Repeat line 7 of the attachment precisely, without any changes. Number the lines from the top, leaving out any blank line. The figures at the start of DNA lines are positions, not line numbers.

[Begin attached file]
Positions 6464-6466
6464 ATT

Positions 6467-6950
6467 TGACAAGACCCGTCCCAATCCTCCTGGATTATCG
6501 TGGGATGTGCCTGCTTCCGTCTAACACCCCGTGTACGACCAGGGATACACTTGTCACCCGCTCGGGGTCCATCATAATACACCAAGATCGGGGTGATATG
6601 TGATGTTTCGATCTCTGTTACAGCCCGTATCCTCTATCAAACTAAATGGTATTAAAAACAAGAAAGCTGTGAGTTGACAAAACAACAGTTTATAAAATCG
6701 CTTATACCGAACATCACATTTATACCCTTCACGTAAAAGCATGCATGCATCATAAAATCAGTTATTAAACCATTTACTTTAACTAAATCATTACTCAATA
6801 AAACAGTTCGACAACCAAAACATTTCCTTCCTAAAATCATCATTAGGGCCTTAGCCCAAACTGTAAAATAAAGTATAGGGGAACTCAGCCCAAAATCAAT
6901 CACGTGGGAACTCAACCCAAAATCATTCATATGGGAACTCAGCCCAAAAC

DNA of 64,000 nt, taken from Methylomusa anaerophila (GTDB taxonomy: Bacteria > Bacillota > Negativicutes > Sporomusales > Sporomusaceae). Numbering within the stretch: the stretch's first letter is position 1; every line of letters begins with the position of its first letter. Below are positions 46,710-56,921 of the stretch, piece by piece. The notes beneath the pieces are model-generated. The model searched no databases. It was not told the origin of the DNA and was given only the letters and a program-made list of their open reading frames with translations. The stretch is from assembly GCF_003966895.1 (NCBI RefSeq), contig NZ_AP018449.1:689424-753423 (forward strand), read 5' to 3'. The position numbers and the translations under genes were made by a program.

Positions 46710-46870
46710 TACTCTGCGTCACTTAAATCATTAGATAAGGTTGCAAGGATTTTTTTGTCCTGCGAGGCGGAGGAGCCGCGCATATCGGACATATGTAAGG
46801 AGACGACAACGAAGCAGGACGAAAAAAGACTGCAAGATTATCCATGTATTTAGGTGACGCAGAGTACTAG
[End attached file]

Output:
6701 CTTATACCGAACATCACATTTATACCCTTCACGTAAAAGCATGCATGCATCATAAAATCAGTTATTAAACCATTTACTTTAACTAAATCATTACTCAATA